Shanghai University of Traditional Chinese Medicine researchers find acupuncture effective for the alleviation of post-stroke depression and the restoration of neurological functions. The research, conducted at the university’s Shuguang Affiliated Hospital, compared outcomes from two groups: acupuncture and control. Both groups received treatment according to the China Guidelines for Prevention and Treatment of Cerebrovascular Disease. This included medications to control blood pressure, improve cerebral circulation, reduce inflammation, promote neuronal regeneration, and for secondary complications such as respiratory infections and pressure sores. In addition, the acupuncture group received a pre-selected set of acupuncture points.
Primary outcome measures for the study included the HAMD (Hamilton Depression Rating Scale) and the MESSS (Modified Edinburgh-Scandinavian Stroke Scale). The HAMD scale is designed to assess depressive symptoms with higher scores indicative of more severe symptoms. The MESSS is a scale used to assess neurological function in stroke patients with higher scores indicative of more severe dysfunction.
Mean baseline HAMD scores were 35.7 in the acupuncture group and 36.6 in the control group. After one week of treatment, these scores increased slightly to 38.1 in the acupuncture group and 41.3 in the control group. However, after four weeks of treatment, HAMD scores in both groups fell to 20.6 and 32.8 respectively. Four-week HAMD scores in the acupuncture group were lower than baseline (p<0.05) and were significantly lower than those in the control group (p<0.01). No significant reductions in HAMD scores were seen in the control group (p>0.05).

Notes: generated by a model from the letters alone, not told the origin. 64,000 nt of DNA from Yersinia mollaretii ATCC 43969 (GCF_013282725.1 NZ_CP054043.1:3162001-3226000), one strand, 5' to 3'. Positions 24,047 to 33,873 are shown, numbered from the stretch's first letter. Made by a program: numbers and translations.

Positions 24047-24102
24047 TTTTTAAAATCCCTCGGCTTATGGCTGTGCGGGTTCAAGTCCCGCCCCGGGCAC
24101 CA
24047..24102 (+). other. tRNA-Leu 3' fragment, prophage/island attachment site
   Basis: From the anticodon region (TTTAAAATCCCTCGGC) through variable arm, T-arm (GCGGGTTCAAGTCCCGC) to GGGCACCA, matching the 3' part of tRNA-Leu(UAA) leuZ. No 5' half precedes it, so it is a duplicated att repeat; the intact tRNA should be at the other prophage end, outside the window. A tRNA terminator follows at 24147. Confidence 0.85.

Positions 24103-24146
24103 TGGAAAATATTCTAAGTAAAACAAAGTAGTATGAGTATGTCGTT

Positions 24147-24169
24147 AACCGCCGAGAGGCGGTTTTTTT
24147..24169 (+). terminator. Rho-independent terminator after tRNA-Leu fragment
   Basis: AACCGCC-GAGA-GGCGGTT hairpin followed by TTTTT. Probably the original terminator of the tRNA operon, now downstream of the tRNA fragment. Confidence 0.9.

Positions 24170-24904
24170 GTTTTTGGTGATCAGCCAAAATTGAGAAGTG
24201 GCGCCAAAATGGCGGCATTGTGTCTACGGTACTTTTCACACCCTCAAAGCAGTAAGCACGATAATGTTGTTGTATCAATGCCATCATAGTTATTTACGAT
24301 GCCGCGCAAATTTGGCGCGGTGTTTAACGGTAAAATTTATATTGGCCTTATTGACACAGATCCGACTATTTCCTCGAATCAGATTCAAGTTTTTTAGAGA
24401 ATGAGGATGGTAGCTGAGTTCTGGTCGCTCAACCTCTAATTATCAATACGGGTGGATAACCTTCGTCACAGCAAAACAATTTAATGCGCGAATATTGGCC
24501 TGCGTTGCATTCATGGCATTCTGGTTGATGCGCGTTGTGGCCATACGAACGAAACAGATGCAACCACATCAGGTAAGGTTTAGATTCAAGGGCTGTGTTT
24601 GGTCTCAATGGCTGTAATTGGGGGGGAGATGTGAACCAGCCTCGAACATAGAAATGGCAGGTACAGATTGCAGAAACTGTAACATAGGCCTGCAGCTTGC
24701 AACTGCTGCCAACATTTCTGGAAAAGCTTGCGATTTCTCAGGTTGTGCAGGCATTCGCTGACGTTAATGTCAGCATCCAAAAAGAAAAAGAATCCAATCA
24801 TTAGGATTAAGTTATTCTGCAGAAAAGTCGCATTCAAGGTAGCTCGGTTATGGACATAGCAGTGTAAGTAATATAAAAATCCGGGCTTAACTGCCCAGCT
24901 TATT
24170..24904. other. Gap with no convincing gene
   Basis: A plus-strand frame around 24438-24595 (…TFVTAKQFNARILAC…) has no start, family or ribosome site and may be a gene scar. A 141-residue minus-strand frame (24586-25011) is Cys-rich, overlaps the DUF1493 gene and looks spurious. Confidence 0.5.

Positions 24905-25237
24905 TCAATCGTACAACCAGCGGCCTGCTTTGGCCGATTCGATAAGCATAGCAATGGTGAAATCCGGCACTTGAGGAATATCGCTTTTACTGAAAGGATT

Mean baseline MESSS scores were 25.5 in the acupuncture group and 25.7 in the control group. After one week of treatment, scores fell to 22.2 in the acupuncture group and 24.7 in the control group. After four weeks of treatment, they decreased further to 16.2 and 22.4 respectively. Both groups saw reductions in four-week MESSS scores (p<0.05), with significantly greater reductions in the acupuncture group (p<0.01).
The incidence of depression in each group was also taken into consideration. At baseline, 22 patients in the acupuncture group and 24 in the control group were classified as suffering from depression. After one week of treatment, these figures fell to 17 and 22 respectively. After four weeks of treatment, just seven patients in the acupuncture group were classified as depressed compared with 20 patients in the control group (p<0.05).
A total of 60 acute stroke patients were randomly assigned to the acupuncture group or control group with a 1:1 ratio. The acupuncture group was comprised of 14 male and 16 female participants, ages 36–75 years (mean age 57 years), with a disease duration of 4–30 days (mean duration 15.6 days). The control group was comprised of 13 male and 17 female participants, ages 40–75 years (mean age 58 years), with a disease duration of 5–30 days (mean duration 15.6 days). There were no statistically significant differences in baseline characteristics between the two groups (p>0.05).